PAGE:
Market research is the strategic North Star for early stage startups. In a recent webinar hosted by our startup accelerator program, Martin Mbonu, a seasoned player in the startup game, shared a profound narrative of his journey with MFS Africa, the largest mobile money aggregator in Africa.
With over two hundred million dollars in funding, MFS Africa is a testament to Martin’s expertise as he played a pivotal role right from their inception. This comprehensive guide highlights his key insights, emphasizing the importance of market analysis in the journey from idea to viability.
What is Market Research?
Market research is collecting and analysing data about a particular market to understand customer needs and preferences, identify opportunities, and make informed business decisions. It is essential for all businesses but vital for early-stage startups as they must deeply understand their target market. Through thorough market research, startups can develop products and services that meet customer needs and compete effectively in their industry.
“Everything we discuss today regarding market research for early-stage startups culminates in conducting a market analysis and determining whether your product will be viable or not.
We started MFS Africa when we observed the emergence of mobile money operations in the telco industry. At that time, a major player, Homesend, dominated the continent’s remittance market. Despite being underfunded, we secured market share. How? The answer was simple: meticulous market research and strategic positioning.”
Why Market Research Matters for Early Stage Startups
Market research is not just a checkbox; it’s a strategic necessity for startups. Here’s why:
- Identifying Opportunities: Uncover new markets, products, and ways to connect with customers.
- Understanding the Competition: Gain insights into competitors’ strengths and weaknesses, paving the way for differentiation.
- Verifying Product-Market Fit: Validate your product ideas and ensure there’s a market waiting for your offerings.
- Informed Decision-Making: Market research guides every critical decision from product development to pricing.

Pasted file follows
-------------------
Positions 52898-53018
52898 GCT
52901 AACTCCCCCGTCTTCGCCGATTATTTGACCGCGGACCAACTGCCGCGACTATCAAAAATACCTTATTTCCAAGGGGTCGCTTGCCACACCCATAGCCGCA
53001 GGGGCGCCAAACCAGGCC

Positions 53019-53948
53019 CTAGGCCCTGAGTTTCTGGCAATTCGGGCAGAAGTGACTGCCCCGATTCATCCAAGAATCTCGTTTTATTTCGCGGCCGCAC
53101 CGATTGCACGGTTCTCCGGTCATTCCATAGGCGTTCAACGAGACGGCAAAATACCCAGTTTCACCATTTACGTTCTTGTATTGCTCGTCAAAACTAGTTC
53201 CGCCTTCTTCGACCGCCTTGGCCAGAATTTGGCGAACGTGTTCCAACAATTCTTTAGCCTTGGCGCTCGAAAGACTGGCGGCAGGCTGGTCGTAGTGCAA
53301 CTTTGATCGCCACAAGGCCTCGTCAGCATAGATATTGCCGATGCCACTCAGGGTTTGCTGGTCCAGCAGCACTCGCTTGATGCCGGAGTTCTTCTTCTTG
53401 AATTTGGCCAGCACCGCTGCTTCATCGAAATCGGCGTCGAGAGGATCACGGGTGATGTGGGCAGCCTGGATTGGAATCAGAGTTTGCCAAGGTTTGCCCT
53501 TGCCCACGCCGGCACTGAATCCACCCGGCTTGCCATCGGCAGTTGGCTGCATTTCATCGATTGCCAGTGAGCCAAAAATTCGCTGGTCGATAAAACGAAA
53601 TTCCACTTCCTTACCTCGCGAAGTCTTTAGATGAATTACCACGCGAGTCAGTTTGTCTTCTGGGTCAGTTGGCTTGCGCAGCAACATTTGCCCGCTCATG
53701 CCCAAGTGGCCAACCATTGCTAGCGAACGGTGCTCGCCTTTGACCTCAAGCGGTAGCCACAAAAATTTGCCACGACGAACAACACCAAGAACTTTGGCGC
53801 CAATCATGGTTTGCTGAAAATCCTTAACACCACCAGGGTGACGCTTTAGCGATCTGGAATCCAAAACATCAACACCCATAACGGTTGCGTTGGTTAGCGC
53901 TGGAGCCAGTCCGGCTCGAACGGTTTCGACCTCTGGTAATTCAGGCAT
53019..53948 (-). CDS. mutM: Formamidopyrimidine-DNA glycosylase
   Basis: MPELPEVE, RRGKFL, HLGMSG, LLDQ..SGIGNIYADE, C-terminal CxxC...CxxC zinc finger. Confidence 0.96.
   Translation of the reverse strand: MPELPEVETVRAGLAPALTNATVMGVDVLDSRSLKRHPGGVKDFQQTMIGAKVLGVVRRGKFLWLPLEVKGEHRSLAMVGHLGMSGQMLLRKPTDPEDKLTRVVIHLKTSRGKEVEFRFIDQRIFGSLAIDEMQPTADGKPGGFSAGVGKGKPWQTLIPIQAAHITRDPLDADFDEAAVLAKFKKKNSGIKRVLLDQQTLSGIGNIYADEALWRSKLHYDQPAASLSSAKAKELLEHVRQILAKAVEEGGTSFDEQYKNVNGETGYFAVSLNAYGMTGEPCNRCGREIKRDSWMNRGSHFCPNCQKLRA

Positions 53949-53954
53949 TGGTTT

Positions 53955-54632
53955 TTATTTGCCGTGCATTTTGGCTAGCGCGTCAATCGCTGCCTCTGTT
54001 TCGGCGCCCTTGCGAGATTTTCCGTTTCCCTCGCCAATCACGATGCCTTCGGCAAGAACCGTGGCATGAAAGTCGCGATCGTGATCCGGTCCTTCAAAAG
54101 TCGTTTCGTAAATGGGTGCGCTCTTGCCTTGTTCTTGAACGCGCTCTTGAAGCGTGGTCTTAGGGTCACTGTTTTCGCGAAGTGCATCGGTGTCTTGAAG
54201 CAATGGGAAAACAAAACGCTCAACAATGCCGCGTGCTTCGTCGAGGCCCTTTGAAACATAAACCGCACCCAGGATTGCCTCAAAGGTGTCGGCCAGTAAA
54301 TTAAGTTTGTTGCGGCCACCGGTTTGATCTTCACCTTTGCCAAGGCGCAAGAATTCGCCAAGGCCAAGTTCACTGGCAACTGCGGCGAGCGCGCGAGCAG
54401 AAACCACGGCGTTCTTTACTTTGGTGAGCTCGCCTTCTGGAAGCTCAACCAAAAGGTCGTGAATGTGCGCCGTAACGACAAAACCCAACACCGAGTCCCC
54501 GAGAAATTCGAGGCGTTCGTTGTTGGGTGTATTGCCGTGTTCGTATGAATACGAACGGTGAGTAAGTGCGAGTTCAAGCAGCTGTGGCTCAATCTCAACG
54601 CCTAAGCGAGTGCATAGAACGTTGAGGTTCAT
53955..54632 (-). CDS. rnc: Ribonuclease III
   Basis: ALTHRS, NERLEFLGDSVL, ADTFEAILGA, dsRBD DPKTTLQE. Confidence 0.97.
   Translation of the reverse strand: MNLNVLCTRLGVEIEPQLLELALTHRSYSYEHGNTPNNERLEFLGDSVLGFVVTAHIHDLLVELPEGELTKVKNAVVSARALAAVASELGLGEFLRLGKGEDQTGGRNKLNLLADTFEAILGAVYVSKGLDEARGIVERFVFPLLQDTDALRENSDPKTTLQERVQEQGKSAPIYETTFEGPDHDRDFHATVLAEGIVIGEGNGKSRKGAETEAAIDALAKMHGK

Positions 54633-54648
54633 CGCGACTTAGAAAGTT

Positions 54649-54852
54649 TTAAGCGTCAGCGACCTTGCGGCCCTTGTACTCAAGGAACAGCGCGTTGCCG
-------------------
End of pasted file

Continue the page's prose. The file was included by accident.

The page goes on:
Efficiently channelling limited resources is crucial for startups, whether funded by friends and family or seeking external investment. Reflecting on MFS Africa’s journey, they initially focused on providing financial services to mobile money users. However, they realized the need to pivot for scalability.
“We shifted our focus to remittances, a strategic move informed by observing consumer behavior and market trends. Post-research, we conducted competitor analysis to identify our advantages. So, what makes your product unique? Are you leveraging AI, or is there another distinguishing factor? This question is vital for standing out in a crowded market.”
“Every startup needs to answer: What makes you different? What makes you stand out?”
How to Conduct Market Research on a Budget
There are two main types of market research: primary and secondary.
- Primary research involves collecting data directly from customers or other stakeholders through surveys, interviews, focus groups, or usability testing.
- Secondary research utilises data from third-party sources, including industry reports, government agencies, and academic research.
Your target matter should determine the type of market research you carry out. Rather than trying to be everything to everyone, focus on a specific target market, and understand their needs and preferences better than anyone else.
For cash-strapped startups, cost-effective strategies are a lifeline:
- Start with Secondary Research: Tap into free or low-cost resources like industry reports and government data.
- Utilize Social Media: Engage with potential customers through surveys, polls, and contests on social platforms.
- Talk to Your Customers: Direct interaction remains a potent tool. In-person, phone, or online conversations yield invaluable insights.
- Embrace Free Tools: Leverage tools like Google Forms for surveys and Google Analytics for website traffic analysis.
Martin emphasizes not overlooking the effectiveness of a SWOT analysis. While some may consider it old-fashioned, it remains a valuable tool for analyzing your business’s strengths, weaknesses, opportunities, and threats.
“I want to emphasize the importance of organizational identity. Know who you are as a business. This self-awareness is crucial in crisis and differentiation, as understanding your identity guides your decisions.
While secondary research using sources like Stears and McKinsey is invaluable, there’s no substitute for on-the-ground experience. Take the example of Homesend, a company in Brookshales offering remittances in Africa. Despite their partnership with Mobile Money in Ghana, they were outpaced by MFS Africa. Why? Because we, as Africans living in the market, understood the nuances, the movement of money between countries, and the cultural intricacies they overlooked.”